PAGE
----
COURSE SYMBOL AND NUMBER: HU/LS211
COURSE TITLE: Introduction to the Humanities
COURSE DESCRIPTOR: GE
TERM COURSE BEING TAUGHT: U1J05
NAME OF FACULTY MEMBER: Rita Gagelman
TITLE OF FACULTY MEMBER: Adjunct Instructor
FACULTY PARK EMAIL ADDRESS:
OTHER FACULTY EMAIL ADDRESS:
DATES OF THE TERM: June 6, 2005 – July 31,
CLASS SESSIONS DAYS: Tuesday
CLASS SESSION TIME: 5:30-9:50
CREDIT HOURS: 3
The mission of
Park University, an entrepreneurial institution of learning, is to provide
access to academic excellence, which will prepare learners to think critically,
communicate effectively and engage in lifelong learning while serving a global
Park University will be a renowned international
leader in providing innovative educational opportunities for learners within the
FACULTY’S EDUCATIONAL PHILOSOPHY: Introduction to
the Humanities has the means of freeing the student from social, cultural, and
ethical parochialism through encouraging the student to pursuit truth through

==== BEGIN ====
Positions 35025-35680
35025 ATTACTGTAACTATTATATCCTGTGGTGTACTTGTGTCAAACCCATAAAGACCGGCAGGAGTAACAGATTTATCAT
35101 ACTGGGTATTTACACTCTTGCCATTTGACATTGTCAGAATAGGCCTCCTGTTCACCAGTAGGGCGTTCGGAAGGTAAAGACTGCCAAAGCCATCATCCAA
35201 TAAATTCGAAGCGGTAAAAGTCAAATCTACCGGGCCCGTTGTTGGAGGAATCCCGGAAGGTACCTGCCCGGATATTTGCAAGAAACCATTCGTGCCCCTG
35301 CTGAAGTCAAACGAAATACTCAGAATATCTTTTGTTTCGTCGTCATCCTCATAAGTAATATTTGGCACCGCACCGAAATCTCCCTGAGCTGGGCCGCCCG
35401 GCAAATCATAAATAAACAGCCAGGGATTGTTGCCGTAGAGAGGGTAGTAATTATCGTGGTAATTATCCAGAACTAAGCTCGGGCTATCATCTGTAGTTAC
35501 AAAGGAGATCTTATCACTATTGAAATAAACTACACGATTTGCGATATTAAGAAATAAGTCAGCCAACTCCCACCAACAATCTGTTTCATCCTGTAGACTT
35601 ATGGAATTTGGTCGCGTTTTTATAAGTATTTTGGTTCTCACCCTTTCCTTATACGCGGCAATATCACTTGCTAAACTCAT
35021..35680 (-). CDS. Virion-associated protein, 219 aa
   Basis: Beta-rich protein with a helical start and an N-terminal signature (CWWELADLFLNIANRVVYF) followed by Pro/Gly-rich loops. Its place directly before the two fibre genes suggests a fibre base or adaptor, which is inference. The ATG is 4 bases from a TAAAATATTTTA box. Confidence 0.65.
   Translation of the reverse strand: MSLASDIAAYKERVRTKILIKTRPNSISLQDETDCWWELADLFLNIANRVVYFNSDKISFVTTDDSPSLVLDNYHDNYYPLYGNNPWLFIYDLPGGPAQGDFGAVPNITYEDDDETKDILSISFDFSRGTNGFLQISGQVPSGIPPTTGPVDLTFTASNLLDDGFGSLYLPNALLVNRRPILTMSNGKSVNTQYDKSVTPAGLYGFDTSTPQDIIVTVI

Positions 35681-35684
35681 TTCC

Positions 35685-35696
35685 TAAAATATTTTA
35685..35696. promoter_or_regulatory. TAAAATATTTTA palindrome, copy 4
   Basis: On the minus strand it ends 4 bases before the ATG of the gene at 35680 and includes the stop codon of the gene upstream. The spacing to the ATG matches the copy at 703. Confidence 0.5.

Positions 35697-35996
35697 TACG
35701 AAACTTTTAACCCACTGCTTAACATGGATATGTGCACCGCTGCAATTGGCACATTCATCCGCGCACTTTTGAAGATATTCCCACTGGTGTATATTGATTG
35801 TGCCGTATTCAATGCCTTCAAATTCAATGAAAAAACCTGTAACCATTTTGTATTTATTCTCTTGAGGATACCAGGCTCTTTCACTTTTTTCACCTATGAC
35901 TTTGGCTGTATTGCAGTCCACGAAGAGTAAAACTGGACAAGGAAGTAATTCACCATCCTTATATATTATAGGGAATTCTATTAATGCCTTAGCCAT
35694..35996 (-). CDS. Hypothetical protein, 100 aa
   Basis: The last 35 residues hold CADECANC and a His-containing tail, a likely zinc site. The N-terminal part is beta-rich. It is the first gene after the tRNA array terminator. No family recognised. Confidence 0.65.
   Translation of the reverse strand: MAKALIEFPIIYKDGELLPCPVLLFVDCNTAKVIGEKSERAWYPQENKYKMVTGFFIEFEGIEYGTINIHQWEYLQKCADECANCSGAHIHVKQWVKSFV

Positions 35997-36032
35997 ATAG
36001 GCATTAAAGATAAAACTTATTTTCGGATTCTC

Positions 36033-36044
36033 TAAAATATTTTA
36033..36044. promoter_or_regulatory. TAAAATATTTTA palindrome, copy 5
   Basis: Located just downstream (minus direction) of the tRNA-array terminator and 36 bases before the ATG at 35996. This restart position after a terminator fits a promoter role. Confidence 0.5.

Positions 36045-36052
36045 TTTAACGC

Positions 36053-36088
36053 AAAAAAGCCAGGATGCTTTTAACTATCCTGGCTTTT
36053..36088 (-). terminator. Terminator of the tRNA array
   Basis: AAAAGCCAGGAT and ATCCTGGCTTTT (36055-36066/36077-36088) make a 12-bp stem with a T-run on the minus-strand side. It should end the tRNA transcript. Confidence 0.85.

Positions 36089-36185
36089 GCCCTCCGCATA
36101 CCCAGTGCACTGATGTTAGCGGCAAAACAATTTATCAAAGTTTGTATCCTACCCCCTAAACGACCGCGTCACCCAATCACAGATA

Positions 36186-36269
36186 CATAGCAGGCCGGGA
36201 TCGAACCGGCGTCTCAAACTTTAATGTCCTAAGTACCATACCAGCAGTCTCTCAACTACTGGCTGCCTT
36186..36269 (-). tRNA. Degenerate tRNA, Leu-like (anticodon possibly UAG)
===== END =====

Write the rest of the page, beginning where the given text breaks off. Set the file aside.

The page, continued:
diversity, open mindedness, and critical thinking. The course allows a student
to better comprehend humanity, develop a greater appreciation of the creativity
that characterizes humanness, and adds a balanced perspective of ideas that
shape human life. In short, an understanding of the humanities makes one more
On completion of this course, students should be able to identify key
terms and periods of each of the following areas of the humanities: visual art,
literary art, drama, cinema, and music.
On completion of this course, students will have a better understanding
and appreciate of Western culture and values as exemplified through the various
On completion of this course, students will be able to compare the lack
of a literalist (one with tunnel vision) with the advantage of an infinite
person that is free of narrow confining thinking.
On completion of this course, students will be able to analyze the
Apollonian and Dionysian characteristics that are a part of every individual.
On completion of this course, students will be able to articulate “the
art of being human.”
COURSE TEXTBOOK: Richard Janaro and Thelma C.
Altshuler. The Art of Being Human: The Humanities as a Technique for Living,
seventh ed. Addison Wesley Longman, 1999.
ACADEMIC HONESTY: “Academic Honesty is required of
all members of a learning community. Hence, Park will not tolerate cheating or